Interview

I Am a Communicator for Kosen-rufu

The 81st annual George Foster Peabody Awards was held in June 2021. Among the winners was June Cross, of New York, and her team for their documentary Whose Vote Counts. Ms. Cross, a longtime SGI-USA member, is a documentary producer and professor at Columbia University’s Graduate School of Journalism, where she founded a program in journalistic documentaries. The World Tribune spoke with her about life as a filmmaker and how her Buddhist practice has informed her work.

World Tribune: Congratulations on your Peabody Award! What led you to pursue journalism?

June Cross: Thank you! When I was in junior high school, a journalist visited our school assembly to describe his job. When he said that reporters get to ask strangers questions that are none of their business, I immediately resolved to follow that career! My biracial biological family fell apart when I was a toddler, and I was taken in by a working class Black family. My white mother married a Hollywood actor, and I spent my childhood traveling between New Jersey and California. I observed the societal chasms. I saw that people created those chasms, and people would have to bridge them.

WT: How has your Buddhist practice informed your career?

Cross: My faith gives me the courage to raise my own voice. It all starts with changing myself. Then, it’s about heart-to-heart communication. I try to become the change that I need to be in the world, which is the hardest thing, but chanting Nam-myoho-renge-kyo helps me on a daily basis to take baby steps and climb to the top of the mountain.

When I think there’s no way we can get a project done, two aspects of Buddhism keep me on track: transforming my anger into the desire for justice for all people and developing self-worth. Every time I start a new documentary, I chant that it makes a difference and amplifies the voices of the subjects, who are so generous to share their stories with me.

WT: How many films have you produced in your career?

Cross: I’ve done 12 films so far, but so many times midway, I’ve felt I failed. I worked on one film for five years. I wanted to give up. But my fiancé, a longtime SGI member, encouraged me to challenge myself in front of the Gohonzon until I developed the courage and wisdom to finish it. When I finally completed the film, it aired on PBS and was nominated for an Emmy.

The process of continuously picking yourself up and building that “muscle” leads to the next breakthrough. It doesn’t feel that way when I’m in the middle of it, but daimoku is what gets me there.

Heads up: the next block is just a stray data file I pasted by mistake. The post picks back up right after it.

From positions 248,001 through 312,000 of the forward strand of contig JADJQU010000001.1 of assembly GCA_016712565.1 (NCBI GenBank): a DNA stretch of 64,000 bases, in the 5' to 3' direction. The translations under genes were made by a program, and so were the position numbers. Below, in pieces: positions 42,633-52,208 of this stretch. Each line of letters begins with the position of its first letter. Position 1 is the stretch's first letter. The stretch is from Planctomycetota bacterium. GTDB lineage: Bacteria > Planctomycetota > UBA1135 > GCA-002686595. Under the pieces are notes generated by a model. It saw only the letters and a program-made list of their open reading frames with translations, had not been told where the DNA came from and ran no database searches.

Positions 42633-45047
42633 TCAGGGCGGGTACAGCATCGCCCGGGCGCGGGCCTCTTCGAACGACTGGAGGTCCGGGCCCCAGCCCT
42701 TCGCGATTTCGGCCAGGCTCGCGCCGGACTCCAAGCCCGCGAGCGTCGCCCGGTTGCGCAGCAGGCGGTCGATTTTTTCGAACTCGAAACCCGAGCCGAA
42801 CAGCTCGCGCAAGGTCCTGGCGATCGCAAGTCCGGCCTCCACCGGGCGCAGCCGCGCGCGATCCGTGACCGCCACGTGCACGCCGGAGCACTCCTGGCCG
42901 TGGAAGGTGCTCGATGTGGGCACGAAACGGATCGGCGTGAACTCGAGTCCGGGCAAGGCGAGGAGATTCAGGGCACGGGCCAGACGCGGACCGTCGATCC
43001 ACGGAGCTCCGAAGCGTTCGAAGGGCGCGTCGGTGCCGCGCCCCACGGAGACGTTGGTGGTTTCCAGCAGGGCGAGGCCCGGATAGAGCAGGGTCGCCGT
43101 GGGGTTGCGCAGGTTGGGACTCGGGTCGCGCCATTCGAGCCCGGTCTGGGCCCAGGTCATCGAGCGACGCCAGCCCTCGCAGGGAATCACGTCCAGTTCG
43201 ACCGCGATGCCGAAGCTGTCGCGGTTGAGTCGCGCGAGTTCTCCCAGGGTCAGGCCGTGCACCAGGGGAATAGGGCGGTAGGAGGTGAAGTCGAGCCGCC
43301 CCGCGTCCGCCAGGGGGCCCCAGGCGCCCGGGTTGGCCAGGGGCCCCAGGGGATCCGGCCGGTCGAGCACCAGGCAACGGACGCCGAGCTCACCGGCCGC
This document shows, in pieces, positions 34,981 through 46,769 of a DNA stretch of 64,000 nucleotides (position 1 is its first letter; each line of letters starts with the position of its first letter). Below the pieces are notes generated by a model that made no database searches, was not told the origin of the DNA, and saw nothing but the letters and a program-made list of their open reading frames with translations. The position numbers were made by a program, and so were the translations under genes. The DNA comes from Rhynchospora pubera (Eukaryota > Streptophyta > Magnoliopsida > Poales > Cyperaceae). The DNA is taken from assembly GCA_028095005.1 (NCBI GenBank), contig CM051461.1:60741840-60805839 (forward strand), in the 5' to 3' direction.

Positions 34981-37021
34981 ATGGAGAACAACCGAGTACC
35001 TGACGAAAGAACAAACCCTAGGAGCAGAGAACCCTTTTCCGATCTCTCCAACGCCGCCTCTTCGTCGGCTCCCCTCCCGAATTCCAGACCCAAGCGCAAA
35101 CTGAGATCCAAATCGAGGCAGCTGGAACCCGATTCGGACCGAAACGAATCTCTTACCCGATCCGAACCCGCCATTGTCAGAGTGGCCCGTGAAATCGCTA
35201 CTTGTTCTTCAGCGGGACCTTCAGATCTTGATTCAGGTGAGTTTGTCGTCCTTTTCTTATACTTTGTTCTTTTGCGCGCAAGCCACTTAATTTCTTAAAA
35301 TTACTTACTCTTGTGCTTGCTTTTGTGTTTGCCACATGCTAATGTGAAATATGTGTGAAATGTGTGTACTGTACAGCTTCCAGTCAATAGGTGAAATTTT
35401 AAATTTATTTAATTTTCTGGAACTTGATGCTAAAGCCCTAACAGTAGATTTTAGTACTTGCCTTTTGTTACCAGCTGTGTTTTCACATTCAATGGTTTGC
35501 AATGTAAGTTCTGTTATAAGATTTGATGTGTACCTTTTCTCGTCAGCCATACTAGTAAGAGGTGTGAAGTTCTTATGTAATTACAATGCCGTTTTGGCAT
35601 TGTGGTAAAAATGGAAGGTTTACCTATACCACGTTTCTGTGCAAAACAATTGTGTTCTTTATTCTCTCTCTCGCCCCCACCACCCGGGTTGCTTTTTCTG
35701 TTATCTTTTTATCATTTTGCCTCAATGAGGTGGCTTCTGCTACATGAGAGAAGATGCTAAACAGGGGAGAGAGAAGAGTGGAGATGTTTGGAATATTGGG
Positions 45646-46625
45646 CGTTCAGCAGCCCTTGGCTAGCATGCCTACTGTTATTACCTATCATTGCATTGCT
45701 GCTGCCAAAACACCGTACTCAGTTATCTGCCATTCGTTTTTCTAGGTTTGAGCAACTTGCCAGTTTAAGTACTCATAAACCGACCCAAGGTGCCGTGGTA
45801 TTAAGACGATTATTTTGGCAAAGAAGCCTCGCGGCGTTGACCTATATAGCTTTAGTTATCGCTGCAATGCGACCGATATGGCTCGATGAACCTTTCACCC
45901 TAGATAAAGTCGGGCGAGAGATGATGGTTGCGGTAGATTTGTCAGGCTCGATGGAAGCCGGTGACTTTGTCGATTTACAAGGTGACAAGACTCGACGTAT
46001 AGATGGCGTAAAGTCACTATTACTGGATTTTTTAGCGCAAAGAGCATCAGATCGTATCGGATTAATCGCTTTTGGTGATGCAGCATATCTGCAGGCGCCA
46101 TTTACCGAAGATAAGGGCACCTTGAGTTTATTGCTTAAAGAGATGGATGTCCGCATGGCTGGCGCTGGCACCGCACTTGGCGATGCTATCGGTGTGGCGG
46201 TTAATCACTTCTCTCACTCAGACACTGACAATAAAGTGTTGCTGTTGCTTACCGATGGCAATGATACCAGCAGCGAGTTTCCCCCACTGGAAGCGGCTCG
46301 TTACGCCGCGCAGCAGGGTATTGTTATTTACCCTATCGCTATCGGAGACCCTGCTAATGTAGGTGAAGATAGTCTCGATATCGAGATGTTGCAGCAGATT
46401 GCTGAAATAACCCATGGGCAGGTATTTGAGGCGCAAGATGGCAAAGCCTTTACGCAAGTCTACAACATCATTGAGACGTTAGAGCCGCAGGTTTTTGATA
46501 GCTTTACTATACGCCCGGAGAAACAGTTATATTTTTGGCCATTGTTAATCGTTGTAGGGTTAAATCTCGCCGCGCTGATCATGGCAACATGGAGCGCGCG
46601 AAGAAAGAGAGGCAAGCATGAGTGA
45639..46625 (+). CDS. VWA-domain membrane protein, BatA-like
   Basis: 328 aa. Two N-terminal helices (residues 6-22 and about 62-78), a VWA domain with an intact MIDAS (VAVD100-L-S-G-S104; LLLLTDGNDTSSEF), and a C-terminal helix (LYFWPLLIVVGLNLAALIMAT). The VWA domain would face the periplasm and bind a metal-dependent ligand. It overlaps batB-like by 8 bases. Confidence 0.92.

WT: What challenges did you face with your most recent film?

Cross: When working on Whose Vote Counts, we had to be sure we were COVID-safe while interviewing, and then we had only 12 weeks to complete the film before air. It seemed impossible. While chanting, I thought of Nichiren Daishonin exiled on Sado Island, wearing minimal clothing while writing letters, often while sick and eating inconsistently. If he could do that, I could certainly find a way to complete this film!

For the better part of two months, I woke up early and stayed up late, chanting several hours a day for the film to be true to the people we were portraying and to create value. My consistent Buddhist practice put me in rhythm. I started the day with determination and ended it with appreciation.

WT: How powerful. What is your underlying determination in your work and life?

Read Ikeda Sensei’s U.S. university lectures in
A New Way Forward. Visit bookstore.sgi-usa.org to purchase the title as a hard copy ($6.95) and e-book ($4.95).

Cross: When I was working on my first documentary in Boston in 1993, Ikeda Sensei visited to lecture at Harvard University. Leading up to his visit, the local SGI members went on a campaign to chant to find our respective missions. I realized my mission was to be a communicator for kosen-rufu, and I’ve held onto that.

Due to the pandemic, many people were struggling, so I started thinking about how I could support members in my district. I applied my mission of being a communicator for kosen-rufu to a new level and stood up as a communicator in my local organization. Buddhism is life, so to make a real difference, we have to think global and start local.

WT: Any parting thoughts on how individuals can positively impact society?

Cross: We can’t change the world until we change ourselves. If we don’t change the way we are, the way we communicate with people we disagree with and the way we heal, we’re not going to be able to heal society.

Buddhism has given me an unlimited sense of self-acceptance. Part of that is learning that our successes and failures make us who we are. I might not feel it in a particular moment, but I know that my Buddhist practice will lead me to the desired outcome.

Click here to read June’s faith experience, published in the Jan. 28, 2011, World Tribune.


About the Peabody Awards

Every year, the George Foster Peabody Awards program recognizes 30 stories across media that shine a light on social issues with depth and complexity. Sponsored by the University of Georgia, the awards were conceived by the National Association of Broadcasters in 1938 as the radio industry’s equivalent of the Pulitzer Prizes. They later added other media outlets such as broadcast and cable television and the internet. Because of their academic affiliation and reputation for discernment, the awards are held in high esteem within the media industry.